Permits to build new homes increased 4.1% in October to a level of 1.15 million per year. Both single-family and multifamily levels increased by 2.4% and 6.8% respectively. On a year-to-date basis, total permits are up 11.9%; single-family are up 8.6% and multifamily are up 17.2% as the housing market continues its modest pace of recovery.
Housing starts were down primarily due to a fall in multifamily activity which was up significantly in September and expected to readjust. October multifamily starts at 338,000 were the lowest since March 2015 but increased by 10.4% year to date compared to last year.
Source: Permits to build new homes increased 4.1% | Chappaqua Real Estate | #BedfordRealEstate
NAHB’s analysis of Census Data from the Quarterly Starts and Completions by Purpose and Design survey indicates that the number of custom home building starts (homes built on an owner’s land, with either the owner or a builder acting as the general contractor) posted a slight increase on a year-over year basis as of the third quarter of 2015.
Over the last four quarters, there were 157,000 construction starts of custom homes, compared to 154,000 for the four quarters prior that began with the fourth quarter of 2013.
Note that this definition of custom home building does not include homes intended for sale, so this analysis uses a narrow definition of the sector.
As measured on a one-year moving average, the market share of custom home building in terms of total single-family starts is now 22.2%, down from a cycle high of 31.5% set during the second quarter of 2009.
Source: Custom Home Building Flat | Bedford Corners Real Estate | #BedfordRealEstate
When it comes to hydrangeas, I’m certifiably loony. Or, at least, I used to be. The source of my obsession was a variegated hydrangea. I bought it in full flower, and the azure, lacecap blooms were simply stunning against the backdrop of broad, spade-shaped leaves edged with creamy white. Then winter hit and it died to the ground. New shoots burst forth in spring, adorned with luscious foliage, but no blooms appeared. Ditto the next spring. And the next. Apparently the plant was root-hardy here, but its stems and flower buds—which form on year-old growth—were not. In my USDA Hardiness Zone 6 Connecticut garden, Old Man Winter prevailed.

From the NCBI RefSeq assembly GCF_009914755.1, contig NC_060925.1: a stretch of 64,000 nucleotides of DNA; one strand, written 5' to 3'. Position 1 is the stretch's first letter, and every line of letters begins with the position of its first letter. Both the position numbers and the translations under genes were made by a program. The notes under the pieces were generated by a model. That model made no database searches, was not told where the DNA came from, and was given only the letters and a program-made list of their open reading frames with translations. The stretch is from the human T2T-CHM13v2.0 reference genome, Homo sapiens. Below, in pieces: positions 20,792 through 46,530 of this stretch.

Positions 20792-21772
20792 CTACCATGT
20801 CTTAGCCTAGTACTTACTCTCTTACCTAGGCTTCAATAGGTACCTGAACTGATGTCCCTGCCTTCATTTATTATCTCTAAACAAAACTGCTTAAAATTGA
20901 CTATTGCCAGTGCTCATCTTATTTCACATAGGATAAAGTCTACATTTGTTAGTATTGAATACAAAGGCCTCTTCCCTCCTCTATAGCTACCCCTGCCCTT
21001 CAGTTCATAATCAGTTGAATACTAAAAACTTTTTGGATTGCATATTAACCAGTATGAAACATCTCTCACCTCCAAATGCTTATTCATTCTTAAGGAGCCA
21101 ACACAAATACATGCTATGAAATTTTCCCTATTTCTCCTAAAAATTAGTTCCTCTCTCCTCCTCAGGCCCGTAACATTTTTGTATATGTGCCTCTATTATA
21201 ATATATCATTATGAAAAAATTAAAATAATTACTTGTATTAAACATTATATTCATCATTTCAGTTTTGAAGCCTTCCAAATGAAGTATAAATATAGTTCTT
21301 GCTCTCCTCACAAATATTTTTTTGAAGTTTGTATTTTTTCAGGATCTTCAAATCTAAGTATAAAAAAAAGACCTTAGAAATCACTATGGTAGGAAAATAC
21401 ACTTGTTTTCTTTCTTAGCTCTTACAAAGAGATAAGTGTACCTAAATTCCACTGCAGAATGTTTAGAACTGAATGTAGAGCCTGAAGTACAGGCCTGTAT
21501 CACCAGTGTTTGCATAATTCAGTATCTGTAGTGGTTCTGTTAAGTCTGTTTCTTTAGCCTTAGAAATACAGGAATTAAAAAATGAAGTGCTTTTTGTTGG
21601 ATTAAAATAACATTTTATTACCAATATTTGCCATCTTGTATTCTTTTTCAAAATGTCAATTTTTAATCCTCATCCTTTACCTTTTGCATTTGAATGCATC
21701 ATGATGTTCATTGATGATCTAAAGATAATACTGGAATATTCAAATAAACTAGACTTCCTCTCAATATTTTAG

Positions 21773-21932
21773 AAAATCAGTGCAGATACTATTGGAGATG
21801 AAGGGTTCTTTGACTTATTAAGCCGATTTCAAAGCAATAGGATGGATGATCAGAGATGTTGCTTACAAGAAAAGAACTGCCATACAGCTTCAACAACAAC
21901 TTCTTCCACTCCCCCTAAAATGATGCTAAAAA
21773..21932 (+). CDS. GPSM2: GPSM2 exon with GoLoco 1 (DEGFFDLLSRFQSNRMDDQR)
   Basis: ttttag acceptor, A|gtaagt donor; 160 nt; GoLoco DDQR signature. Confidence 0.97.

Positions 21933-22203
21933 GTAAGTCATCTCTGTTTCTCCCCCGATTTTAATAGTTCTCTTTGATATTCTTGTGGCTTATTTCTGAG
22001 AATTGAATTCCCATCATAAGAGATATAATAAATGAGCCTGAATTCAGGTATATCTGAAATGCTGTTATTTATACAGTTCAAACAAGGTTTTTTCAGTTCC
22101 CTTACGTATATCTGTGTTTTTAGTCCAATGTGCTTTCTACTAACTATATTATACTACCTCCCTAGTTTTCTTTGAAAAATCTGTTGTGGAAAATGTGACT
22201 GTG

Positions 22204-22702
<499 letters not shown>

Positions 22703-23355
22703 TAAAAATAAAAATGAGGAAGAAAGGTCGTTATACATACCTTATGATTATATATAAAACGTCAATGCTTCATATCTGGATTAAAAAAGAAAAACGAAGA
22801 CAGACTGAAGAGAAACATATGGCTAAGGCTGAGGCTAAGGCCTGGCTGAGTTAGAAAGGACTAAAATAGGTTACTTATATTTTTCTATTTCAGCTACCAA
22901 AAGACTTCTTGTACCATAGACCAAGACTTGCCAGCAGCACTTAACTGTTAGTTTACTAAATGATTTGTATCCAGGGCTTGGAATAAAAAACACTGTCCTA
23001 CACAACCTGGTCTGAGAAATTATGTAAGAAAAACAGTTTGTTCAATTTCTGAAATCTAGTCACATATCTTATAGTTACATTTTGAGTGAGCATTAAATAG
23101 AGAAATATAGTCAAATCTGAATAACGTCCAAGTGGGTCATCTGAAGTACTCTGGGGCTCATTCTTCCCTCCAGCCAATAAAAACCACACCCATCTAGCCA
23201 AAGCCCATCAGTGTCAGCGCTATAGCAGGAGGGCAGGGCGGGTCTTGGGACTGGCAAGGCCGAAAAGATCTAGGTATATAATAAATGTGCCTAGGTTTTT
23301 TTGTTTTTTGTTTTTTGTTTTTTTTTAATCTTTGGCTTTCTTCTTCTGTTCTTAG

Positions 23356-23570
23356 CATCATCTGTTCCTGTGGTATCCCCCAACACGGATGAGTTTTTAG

But it got me thinking that if I kept my variegated hydrangea (Hydrangea macrophylla‘Tricolor’) warmer, its stems and buds might survive. So I decided to cover the plant in winter. I bought one of those homely-looking Styrofoam cones sold to protect tea roses in winter, capped the hydrangea, and covered that with a layer of shredded leaf mulch and pine boughs. Then I waited until the next summer when—lo and behold—the hydrangea flowered.
Emboldened by success, I started experimenting with other marginally hardy plants, using everything from small glass domes to homemade, doghouse-sized plastic greenhouses. I soon realized winter cover-ups could provide an extra zone or more of warmth. I’ve used these devices to help late-season transplants get established, protect recently transplanted evergreens, and coddle a few choice perennials that would otherwise never survive winters in my garden. There’s nothing complicated about it. I rarely spend more than 15 minutes prepping a plant for winter, and unveiling it for spring takes even less time. My methods aren’t foolproof. There’s still a casualty or two every season. But even with occasional losses, my efforts are repaid several times over each year.
Source: Shelter Plants from Winter’s Worst | Chappaqua Real Estate | #RobertPaulRealtor